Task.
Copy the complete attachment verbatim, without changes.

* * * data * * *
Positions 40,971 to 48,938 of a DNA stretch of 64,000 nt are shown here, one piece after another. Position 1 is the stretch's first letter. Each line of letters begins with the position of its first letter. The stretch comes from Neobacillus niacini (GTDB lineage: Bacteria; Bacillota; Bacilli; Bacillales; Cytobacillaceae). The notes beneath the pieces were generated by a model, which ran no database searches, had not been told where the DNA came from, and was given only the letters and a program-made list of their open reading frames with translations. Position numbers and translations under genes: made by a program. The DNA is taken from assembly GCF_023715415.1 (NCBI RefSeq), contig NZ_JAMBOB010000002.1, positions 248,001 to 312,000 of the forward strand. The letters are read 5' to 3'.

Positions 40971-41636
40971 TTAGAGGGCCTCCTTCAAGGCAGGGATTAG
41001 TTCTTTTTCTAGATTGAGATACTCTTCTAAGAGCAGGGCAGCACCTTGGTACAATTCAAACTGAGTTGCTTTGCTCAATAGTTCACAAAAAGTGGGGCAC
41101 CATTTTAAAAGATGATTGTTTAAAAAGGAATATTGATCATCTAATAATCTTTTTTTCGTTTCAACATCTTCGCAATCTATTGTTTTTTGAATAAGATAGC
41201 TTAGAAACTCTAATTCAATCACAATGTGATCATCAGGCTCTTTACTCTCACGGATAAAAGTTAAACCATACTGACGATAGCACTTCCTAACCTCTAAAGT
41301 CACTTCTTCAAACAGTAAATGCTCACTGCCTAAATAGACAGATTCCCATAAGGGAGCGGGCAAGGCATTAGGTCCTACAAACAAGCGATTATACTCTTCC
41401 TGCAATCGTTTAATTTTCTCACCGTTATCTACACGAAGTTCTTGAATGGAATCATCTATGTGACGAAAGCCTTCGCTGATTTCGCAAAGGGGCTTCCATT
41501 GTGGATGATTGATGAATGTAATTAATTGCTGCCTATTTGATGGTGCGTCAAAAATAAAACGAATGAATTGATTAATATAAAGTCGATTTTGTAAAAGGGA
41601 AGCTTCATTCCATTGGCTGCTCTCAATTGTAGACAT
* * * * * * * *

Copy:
Positions 40,971 to 48,938 of a DNA stretch of 64,000 nt are shown here, one piece after another. Position 1 is the stretch's first letter. Each line of letters begins with the position of its first letter. The stretch comes from Neobacillus niacini (GTDB lineage: Bacteria; Bacillota; Bacilli; Bacillales; Cytobacillaceae). The notes beneath the pieces were generated by a model, which ran no database searches, had not been told where the DNA came from, and was given only the letters and a program-made list of their open reading frames with translations. Position numbers and translations under genes: made by a program. The DNA is taken from assembly GCF_023715415.1 (NCBI RefSeq), contig NZ_JAMBOB010000002.1, positions 248,001 to 312,000 of the forward strand. The letters are read 5' to 3'.

Positions 40971-41636
40971 TTAGAGGGCCTCCTTCAAGGCAGGGATTAG
41001 TTCTTTTTCTAGATTGAGATACTCTTCTAAGAGCAGGGCAGCACCTTGGTACAATTCAAACTGAGTTGCTTTGCTCAATAGTTCACAAAAAGTGGGGCAC
41101 CATTTTAAAAGATGATTGTTTAAAAAGGAATATTGATCATCTAATAATCTTTTTTTCGTTTCAACATCTTCGCAATCTATTGTTTTTTGAATAAGATAGC
41201 TTAGAAACTCTAATTCAATCACAATGTGATCATCAGGCTCTTTACTCTCACGGATAAAAGTTAAACCATACTGACGATAGCACTTCCTAACCTCTAAAGT
41301 CACTTCTTCAAACAGTAAATGCTCACTGCCTAAATAGACAGATTCCCATAAGGGAGCGGGCAAGGCATTAGGTCCTACAAACAAGCGATTATACTCTTCC
41401 TGCAATCGTTTAATTTTCTCACCGTTATCTACACGAAGTTCTTGAATGGAATCATCTATGTGACGAAAGCCTTCGCTGATTTCGCAAAGGGGCTTCCATT
41501 GTGGATGATTGATGAATGTAATTAATTGCTGCCTATTTGATGGTGCGTCAAAAATAAAACGAATGAATTGATTAATATAAAGTCGATTTTGTAAAAGGGA
41601 AGCTTCATTCCATTGGCTGCTCTCAATTGTAGACAT